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Before the white coat: perceptions of professional lapses in the pre-clerkship

Authors

  • Shiphra Ginsburg,

    1. Department of Medicine, University of Toronto, Toronto, Ontario, Canada
    2. Centre for Research in Education, Faculty of Medicine, University of Toronto, Toronto, Ontario, Canada
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  • Natasha Kachan,

    1. Centre for Research in Education, Faculty of Medicine, University of Toronto, Toronto, Ontario, Canada
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  • Lorelei Lingard

    1. Centre for Research in Education, Faculty of Medicine, University of Toronto, Toronto, Ontario, Canada
    2. Department of Paediatrics, University of Toronto, Toronto, Ontario, Canada
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Shiphra Ginsburg MD, MEd, FRCPC, Assistant Professor of Medicine, Mount Sinai Hospital, 600 University Ave, Room 433, Toronto, Ontario M5G 1X5, Canada. Tel: 00 1 416 586 8671; Fax: 00 1 416 586 8864; E-mail: shiphra.ginsburg@utoronto.ca

Abstract

Background  It has been shown that the professional development of clinical clerks is influenced by their experiences of unprofessional behaviour, but the perceptions of pre-clerkship students have received relatively little attention. Our purpose was to develop a greater contextual understanding of the situations in which pre-clerkship students encounter professional challenges, and to investigate what pre-clerkship students consider to be professional lapses in these situations.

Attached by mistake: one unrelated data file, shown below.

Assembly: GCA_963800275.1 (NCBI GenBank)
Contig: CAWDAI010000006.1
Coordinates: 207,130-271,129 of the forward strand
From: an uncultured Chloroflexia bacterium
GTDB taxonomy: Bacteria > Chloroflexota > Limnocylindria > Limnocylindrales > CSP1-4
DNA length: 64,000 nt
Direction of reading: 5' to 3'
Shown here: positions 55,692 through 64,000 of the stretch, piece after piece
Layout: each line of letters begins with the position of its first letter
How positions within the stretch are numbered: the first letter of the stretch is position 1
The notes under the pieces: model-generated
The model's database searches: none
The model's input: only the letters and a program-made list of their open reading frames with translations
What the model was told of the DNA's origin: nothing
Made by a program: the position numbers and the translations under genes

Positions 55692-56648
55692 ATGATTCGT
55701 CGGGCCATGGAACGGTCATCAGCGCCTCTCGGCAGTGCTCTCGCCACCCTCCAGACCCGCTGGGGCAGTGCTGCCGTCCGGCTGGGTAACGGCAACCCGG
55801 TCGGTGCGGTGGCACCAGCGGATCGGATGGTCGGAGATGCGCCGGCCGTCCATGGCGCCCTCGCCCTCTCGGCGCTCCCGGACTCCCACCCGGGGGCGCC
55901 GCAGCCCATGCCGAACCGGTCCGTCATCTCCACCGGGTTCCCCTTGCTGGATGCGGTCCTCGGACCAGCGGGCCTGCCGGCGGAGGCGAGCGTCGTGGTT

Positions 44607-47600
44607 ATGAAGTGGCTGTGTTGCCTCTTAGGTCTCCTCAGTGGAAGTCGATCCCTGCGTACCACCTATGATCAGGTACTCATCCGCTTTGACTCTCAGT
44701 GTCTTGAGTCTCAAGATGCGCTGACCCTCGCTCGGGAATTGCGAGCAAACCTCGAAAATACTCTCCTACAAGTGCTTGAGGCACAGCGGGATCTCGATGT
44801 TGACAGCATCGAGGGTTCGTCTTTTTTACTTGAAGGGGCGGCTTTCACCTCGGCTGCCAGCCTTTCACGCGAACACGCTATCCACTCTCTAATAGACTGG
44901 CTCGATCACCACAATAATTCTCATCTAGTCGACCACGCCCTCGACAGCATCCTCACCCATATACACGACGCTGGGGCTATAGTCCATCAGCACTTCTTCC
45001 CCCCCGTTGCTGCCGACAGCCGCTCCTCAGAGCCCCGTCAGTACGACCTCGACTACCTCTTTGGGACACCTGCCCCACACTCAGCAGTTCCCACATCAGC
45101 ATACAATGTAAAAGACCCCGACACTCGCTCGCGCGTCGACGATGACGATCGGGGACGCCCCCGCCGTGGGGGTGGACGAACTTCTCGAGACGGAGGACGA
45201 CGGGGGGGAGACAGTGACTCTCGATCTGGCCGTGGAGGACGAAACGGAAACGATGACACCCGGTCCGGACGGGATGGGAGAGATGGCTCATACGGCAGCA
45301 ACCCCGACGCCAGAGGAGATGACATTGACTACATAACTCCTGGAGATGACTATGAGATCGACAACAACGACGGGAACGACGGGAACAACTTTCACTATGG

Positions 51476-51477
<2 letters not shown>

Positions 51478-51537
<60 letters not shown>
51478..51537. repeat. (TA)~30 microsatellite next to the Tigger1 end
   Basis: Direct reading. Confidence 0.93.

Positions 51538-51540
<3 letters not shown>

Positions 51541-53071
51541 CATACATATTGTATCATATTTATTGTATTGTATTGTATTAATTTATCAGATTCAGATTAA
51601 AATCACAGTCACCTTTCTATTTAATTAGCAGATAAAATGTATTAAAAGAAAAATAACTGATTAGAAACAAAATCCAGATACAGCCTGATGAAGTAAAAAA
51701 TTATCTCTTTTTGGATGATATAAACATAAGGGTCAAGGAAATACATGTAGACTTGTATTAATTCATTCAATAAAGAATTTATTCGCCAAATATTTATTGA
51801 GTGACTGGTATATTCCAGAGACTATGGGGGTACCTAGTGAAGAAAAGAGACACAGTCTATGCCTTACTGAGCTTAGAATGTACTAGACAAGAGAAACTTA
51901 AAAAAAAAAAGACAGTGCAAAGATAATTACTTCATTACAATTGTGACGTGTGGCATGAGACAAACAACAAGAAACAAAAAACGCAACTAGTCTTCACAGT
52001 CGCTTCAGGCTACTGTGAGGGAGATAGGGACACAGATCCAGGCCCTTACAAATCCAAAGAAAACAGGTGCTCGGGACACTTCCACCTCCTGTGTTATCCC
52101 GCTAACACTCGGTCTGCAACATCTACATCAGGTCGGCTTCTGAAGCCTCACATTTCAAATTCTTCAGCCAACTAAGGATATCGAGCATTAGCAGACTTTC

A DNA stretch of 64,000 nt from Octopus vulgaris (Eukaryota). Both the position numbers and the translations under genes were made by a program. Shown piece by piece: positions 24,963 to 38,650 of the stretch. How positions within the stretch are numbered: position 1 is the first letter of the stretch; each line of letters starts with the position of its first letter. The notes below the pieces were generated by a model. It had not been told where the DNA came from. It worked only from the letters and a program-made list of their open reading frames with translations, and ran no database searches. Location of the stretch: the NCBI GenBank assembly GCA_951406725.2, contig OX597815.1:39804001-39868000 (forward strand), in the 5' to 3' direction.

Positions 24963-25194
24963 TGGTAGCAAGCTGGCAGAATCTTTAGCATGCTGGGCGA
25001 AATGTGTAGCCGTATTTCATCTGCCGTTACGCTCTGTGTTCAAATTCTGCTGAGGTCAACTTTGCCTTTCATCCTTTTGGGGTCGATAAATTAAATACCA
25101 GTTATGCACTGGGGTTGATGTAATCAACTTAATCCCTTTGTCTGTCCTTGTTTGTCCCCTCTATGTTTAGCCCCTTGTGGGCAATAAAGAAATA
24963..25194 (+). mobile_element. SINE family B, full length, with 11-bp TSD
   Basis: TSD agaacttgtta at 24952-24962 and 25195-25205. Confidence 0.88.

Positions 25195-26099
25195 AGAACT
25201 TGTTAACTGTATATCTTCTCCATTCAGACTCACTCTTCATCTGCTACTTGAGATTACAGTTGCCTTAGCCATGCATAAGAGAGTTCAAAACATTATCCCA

Methods  We conducted 4 focus groups (n = 22 students); transcripts were analysed by 3 researchers using grounded theory.

Results  Pre-clerkship students reported lapses in the areas of communicative violation, role resistance, objectification, accountability and harm, validating our previous clerkship-based framework. However, they also reported numerous lapses committed by fellow students and many instances of lack of accountability to students, which were not reported by clerks. Many of their reports involved non-health care professionals.

Conclusions  The willingness of pre-clerkship students to report on fellow students was associated with a tendency to blame their colleagues, at the expense of a more reflective analysis, and their views on professionalism appeared to be generic rather than medicine-specific. We should reinforce students' appreciation of these generic values and add on medicine-specific values as the students progress, in order to better cultivate professionalism without entitlement.

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